And a lot of people come to us because they’re unhappy with – a lot of the top contributors will come to us because they’re unhappy with the timing and the level of editorial that other sites want. So in that way, I think it’s a win-win relationship.
What other question was in there about the process?
Oh, I’m also curious about how the editors fit into this process. So you’ve got you, you’ve got Jay Zalowitz, and your wife. I assume one of the three of you will read any initial submission, and then do you decided to forward it off to an editor to edit it, or do you just edit it yourself?
Mainly ourself, yeah. And like I said, we’re trying to more reframe and hit our standard styles. And a lot of times, if it’s not close, it’s better in my mind to give them one sentence or two sentences about what’s wrong with this whole piece than try and go through and get it up to standard.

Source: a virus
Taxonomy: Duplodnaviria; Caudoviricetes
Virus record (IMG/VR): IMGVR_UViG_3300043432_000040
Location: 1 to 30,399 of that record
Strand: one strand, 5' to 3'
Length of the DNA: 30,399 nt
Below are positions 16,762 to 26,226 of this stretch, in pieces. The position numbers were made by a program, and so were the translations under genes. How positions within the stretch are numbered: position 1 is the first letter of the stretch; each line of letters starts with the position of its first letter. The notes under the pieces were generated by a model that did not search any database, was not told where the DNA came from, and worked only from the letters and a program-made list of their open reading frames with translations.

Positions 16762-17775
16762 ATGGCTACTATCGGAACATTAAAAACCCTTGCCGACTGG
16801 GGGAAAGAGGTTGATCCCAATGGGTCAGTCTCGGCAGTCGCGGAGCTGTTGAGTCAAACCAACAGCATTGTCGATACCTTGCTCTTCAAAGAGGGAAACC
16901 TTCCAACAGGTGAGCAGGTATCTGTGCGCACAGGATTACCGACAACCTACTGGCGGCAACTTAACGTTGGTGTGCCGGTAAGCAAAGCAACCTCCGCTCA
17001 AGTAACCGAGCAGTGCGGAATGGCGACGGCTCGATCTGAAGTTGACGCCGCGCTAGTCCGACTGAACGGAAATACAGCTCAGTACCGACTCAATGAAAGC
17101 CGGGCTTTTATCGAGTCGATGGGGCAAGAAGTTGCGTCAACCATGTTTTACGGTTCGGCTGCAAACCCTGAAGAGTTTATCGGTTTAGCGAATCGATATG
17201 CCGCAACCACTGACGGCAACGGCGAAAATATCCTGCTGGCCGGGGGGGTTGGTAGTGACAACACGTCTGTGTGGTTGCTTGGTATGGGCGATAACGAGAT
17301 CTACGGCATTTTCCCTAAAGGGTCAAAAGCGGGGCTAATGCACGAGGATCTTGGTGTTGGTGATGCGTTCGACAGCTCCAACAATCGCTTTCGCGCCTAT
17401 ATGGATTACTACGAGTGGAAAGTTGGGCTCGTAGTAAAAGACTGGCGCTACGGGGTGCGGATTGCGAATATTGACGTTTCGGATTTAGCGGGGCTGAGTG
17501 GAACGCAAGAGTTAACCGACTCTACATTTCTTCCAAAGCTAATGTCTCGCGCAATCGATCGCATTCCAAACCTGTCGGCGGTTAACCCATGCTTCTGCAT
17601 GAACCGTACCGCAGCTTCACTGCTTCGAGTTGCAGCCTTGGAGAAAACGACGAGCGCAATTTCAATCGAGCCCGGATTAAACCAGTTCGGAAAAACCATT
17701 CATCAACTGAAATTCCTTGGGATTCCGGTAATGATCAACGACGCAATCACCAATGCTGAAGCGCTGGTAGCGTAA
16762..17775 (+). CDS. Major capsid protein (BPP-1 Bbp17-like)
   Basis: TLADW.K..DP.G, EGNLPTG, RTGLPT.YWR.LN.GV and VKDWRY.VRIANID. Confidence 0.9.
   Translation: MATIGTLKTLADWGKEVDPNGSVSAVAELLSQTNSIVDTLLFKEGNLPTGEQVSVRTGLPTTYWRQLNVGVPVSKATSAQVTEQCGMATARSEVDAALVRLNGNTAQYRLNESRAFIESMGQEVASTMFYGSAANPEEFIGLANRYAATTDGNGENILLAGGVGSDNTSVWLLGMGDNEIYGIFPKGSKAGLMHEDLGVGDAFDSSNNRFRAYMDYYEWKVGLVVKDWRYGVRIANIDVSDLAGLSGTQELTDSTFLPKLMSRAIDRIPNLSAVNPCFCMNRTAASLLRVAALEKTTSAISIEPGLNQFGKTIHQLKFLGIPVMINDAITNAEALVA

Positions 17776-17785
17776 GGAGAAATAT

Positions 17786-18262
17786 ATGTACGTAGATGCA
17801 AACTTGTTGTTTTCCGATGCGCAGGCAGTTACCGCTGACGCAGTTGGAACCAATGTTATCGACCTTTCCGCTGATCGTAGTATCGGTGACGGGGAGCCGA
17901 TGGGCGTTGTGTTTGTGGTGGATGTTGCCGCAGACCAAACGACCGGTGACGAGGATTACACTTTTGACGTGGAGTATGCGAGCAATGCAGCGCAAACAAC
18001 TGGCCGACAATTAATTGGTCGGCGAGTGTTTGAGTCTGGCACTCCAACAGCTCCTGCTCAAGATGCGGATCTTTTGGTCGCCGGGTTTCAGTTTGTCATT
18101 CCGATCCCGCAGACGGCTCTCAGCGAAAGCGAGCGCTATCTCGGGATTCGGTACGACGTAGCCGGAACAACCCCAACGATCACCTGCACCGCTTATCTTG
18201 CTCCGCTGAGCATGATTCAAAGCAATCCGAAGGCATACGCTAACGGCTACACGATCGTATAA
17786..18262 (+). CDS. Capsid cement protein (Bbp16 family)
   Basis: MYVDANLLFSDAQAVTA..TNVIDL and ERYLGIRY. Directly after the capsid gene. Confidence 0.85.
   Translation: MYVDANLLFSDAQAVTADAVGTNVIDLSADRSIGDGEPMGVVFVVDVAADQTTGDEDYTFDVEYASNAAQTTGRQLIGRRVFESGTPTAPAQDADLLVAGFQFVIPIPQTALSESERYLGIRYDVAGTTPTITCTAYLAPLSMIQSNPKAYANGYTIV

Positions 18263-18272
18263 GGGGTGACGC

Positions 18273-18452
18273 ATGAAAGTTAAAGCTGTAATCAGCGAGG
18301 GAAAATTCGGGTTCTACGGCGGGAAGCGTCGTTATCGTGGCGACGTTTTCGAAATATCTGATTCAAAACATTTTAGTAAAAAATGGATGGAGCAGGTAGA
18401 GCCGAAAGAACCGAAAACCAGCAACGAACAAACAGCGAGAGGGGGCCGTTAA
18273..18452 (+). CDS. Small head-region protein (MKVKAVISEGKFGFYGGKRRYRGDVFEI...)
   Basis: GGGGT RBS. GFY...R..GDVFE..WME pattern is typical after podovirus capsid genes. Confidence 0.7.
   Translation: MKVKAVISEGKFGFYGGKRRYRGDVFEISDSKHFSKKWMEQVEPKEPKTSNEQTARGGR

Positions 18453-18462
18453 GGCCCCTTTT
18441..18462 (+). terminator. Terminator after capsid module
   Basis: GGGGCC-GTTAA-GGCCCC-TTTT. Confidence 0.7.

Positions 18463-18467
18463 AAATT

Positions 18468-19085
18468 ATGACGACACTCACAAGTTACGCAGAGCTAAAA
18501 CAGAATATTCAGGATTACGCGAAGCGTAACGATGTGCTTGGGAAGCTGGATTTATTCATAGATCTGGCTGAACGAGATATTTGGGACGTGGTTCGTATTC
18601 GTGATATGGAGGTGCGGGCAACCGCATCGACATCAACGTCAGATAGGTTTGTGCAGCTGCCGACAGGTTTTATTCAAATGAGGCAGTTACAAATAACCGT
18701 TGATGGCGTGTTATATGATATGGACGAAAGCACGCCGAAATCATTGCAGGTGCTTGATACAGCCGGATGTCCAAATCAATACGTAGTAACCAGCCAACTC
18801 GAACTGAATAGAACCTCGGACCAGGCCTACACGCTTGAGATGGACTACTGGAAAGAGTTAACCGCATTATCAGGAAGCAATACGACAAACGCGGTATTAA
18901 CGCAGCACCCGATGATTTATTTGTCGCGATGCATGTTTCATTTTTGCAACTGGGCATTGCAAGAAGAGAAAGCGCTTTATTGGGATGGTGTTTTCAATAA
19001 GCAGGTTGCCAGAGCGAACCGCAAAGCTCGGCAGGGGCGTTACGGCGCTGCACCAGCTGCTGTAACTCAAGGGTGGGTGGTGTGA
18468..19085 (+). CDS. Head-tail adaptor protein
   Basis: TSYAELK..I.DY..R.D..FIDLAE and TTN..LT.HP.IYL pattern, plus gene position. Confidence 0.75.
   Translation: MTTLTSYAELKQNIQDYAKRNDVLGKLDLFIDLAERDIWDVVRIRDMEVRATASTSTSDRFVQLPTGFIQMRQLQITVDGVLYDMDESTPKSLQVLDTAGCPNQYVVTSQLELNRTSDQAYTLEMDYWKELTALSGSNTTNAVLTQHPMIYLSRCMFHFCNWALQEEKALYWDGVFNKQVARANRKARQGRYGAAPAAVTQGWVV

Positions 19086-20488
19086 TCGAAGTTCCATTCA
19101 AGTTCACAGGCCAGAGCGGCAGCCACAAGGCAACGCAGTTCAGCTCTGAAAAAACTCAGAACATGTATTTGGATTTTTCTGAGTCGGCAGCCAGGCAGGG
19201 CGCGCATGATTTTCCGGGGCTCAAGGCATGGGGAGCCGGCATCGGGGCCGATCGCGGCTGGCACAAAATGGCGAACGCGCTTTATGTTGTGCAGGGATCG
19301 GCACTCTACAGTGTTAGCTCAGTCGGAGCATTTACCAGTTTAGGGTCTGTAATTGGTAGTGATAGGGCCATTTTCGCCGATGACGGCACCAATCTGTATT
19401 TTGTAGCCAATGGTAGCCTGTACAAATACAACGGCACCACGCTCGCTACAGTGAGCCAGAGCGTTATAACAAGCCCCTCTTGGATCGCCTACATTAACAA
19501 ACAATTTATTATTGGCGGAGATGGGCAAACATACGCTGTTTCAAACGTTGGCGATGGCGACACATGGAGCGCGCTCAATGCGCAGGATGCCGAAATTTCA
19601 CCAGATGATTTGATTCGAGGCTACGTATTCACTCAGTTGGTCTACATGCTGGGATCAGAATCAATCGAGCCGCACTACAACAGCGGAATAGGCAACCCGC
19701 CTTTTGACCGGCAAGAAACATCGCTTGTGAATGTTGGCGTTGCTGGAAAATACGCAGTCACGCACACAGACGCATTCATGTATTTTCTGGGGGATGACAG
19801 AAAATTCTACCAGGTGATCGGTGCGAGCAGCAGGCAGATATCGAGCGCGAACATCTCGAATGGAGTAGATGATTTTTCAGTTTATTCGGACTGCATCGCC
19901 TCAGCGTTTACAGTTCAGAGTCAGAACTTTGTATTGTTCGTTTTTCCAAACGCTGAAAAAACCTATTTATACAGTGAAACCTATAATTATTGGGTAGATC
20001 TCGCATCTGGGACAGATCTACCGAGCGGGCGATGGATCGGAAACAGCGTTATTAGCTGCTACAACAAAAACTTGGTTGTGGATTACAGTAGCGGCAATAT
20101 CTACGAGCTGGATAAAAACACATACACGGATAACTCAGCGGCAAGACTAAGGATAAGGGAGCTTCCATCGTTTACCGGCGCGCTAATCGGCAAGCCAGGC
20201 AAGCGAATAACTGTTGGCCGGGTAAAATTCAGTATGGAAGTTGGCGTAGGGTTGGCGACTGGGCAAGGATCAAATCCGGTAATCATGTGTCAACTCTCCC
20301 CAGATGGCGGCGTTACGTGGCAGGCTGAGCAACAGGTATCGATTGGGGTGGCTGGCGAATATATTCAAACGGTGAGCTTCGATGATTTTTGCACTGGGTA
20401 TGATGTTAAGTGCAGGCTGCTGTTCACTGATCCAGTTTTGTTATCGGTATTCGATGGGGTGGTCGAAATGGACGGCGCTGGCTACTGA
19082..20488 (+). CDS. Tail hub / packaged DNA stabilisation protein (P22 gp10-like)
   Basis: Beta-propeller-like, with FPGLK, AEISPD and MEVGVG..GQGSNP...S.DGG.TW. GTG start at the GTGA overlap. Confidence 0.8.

So there is an element of just, “Hey, you’re making these generalizations and not citing your sources. If you want to write this way, make sure there’s 8, 10 links in the accusations or the argument you’re saying. And something like that I find a better use of time than going through and picking the 10 times they suggest something, say it’s a fact, and don’t cite it.
How many stories do you just outright reject?
I mean, that’s basically the move there where we’re putting it back in their court. And usually, at that point they won’t come back to us. (Laughter.) A lot of times that contributor is lost right there. They’re just like, “Okay, the amount of work I put in versus the amount of work you want for a good story is – there’s a gap,” so they’ll publish elsewhere. And that’s pretty simple.
But I want the submission rate to be high. I’m not trying to be an Ivy League school and go around and brag about how we have a 3% acceptance rate. To me that’s not success. You have the wrong people applying. I never get why – this is a tangent, but I never get why universities always bragged about acceptance rate. That just means you don’t get the right people applying. It doesn’t mean you’re some elite thing.